AOL's Country Music Blog is New Kid on the Block

Posted by on 04/06/2008

It's always interesting to me when large companies start their own blogs, regardless of whether or not the blog is actually *about* the company, or even clearly tied to the company.

Case in point: AOL.

The media giant just recently added another blog to their already growing online presence, this one being called Country Corner. The aim of the site revolves around the world of Country Music, and will include the kinds of things that you would see on any other music based site: Country Music news, interviews, videos, photos, etc. I do wonder though, since it will be backed by AOL (more specifically, AOL Music), what might that mean?

The fact that a large company like AOL will be running the Country Music blog means the ability to get much more "privileged" access to artists and news than your typical, individually run blog. I'd venture to say that a Country Music artist like Carrie Underwood or Kenny Chesney would be more willing to make an announcement on a blog that is associated with a larger company than they would on a lesser known site like "Joe Bob's Kuntry Blog". That is not necessarily a bad thing; it just means that when there's a giant out there, it can often make it difficult for more niche-based entities to be the ones to break stories.  But the non-corporate sites like Countryhound have the edge in so many other areas and usually do break news on the artists and events that the big giant just can't pay attention to.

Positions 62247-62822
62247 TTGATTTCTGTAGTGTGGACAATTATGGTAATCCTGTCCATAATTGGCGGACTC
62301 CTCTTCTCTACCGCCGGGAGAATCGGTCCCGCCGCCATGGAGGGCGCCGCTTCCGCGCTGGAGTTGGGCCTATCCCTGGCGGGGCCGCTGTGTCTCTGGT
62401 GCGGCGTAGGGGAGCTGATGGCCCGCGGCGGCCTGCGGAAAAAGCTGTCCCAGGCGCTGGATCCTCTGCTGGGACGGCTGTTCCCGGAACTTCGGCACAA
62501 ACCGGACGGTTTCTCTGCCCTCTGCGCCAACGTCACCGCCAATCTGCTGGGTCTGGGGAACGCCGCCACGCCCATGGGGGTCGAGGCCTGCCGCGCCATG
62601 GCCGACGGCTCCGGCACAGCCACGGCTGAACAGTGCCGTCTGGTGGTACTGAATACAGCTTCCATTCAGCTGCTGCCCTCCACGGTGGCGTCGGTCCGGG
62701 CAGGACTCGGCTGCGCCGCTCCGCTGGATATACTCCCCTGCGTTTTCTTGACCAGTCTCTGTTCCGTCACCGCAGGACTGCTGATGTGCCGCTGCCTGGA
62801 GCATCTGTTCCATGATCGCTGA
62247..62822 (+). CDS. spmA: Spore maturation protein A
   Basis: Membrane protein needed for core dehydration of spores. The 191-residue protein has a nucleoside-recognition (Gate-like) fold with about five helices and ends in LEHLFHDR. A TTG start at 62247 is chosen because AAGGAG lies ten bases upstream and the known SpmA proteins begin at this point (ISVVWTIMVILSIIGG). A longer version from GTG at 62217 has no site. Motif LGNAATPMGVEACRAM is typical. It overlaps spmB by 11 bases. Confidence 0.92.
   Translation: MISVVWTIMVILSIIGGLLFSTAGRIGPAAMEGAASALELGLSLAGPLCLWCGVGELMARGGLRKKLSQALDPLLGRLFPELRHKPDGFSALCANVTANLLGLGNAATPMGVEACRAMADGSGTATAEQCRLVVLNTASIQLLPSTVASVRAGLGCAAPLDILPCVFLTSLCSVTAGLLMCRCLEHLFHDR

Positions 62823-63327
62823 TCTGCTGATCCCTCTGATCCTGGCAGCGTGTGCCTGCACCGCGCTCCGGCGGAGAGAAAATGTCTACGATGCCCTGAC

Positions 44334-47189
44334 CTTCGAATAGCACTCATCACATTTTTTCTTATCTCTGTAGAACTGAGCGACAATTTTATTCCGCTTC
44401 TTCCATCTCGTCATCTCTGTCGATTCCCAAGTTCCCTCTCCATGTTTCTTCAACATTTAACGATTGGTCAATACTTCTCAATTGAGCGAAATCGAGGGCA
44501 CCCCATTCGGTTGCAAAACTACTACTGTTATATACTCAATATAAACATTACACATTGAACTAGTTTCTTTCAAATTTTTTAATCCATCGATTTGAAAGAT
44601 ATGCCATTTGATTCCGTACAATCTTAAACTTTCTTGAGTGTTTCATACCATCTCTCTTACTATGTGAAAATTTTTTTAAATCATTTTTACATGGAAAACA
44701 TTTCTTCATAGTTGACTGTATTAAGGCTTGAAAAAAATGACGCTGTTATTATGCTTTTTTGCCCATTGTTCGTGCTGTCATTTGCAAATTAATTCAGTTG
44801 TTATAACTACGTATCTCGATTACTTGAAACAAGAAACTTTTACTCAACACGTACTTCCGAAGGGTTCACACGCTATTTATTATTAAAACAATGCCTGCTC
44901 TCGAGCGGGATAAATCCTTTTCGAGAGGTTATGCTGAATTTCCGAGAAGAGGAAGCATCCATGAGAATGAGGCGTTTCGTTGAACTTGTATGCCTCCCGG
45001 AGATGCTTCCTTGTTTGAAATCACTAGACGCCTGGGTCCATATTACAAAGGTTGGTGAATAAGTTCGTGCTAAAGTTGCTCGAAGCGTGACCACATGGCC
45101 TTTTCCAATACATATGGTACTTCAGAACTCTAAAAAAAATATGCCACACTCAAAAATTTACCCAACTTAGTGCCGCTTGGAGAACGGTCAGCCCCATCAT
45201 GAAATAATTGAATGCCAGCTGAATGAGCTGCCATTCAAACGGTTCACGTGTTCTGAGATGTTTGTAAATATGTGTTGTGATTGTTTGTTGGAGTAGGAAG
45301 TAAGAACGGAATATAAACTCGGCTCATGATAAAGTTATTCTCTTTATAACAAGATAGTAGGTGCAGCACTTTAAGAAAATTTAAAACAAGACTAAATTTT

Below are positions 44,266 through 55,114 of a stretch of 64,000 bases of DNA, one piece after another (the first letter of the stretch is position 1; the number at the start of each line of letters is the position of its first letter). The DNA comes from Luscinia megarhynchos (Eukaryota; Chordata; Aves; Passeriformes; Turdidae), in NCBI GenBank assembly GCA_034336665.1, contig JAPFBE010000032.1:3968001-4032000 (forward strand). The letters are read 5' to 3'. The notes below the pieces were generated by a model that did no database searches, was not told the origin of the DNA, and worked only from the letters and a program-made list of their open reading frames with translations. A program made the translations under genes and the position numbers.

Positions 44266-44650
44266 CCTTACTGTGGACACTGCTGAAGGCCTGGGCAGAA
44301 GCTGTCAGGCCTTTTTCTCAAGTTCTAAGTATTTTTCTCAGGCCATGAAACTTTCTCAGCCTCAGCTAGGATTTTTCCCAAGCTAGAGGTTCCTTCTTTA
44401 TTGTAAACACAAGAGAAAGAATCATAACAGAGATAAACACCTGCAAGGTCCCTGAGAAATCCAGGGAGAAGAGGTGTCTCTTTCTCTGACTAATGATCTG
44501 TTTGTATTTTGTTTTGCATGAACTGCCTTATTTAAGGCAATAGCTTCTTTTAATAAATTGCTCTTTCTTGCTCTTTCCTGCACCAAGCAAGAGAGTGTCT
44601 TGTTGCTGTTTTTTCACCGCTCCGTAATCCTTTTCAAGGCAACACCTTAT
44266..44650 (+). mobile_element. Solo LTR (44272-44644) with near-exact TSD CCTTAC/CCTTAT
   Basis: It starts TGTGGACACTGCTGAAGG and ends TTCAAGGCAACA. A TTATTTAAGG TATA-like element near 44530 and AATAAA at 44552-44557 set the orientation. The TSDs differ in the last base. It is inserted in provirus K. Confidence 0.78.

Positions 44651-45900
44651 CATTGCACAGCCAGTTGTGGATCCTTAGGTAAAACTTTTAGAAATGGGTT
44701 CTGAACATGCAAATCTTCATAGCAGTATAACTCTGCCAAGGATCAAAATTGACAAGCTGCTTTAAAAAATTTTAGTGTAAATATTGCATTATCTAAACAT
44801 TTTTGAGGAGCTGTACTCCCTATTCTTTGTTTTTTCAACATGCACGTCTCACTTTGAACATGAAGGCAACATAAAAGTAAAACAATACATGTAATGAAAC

And really, the blog being highly visible underneath AOL's umbrella can mean that it turns more people on to Country Music, and allows fans to follow it to whatever degree they want to without having to scour the internet.

On the flip side, being that Country Corner is run by a division of AOL, I question what sort of bias the blog might have. While AOL doesn't have any partnerships with any Country Music record companies that I know of, that doesn't mean that there aren't any "interested parties" involved in this
endeavor.  Also, with AOL being traditionally a family-friendly site, how will the blog handle cases, albeit rare, when a Country Music artist does something risque? (Let's face it, Country folks tend to be good, but not perfect.)

My philosophy with a blog such as this is like my philosophy with news in general: you simply cannot rely on one site alone to tell you the whole story. If you want to be informed about any one topic, such as Country Music, you have to seek out that information from a variety of sources, and not expect to get everything you need from one place.

That being said, I personally will add Country Corner to my already growing list of Country Music blogs I follow, watch it for a few weeks, and then decide whether I want to continue to read it or not.

What you do, is entirely up to you.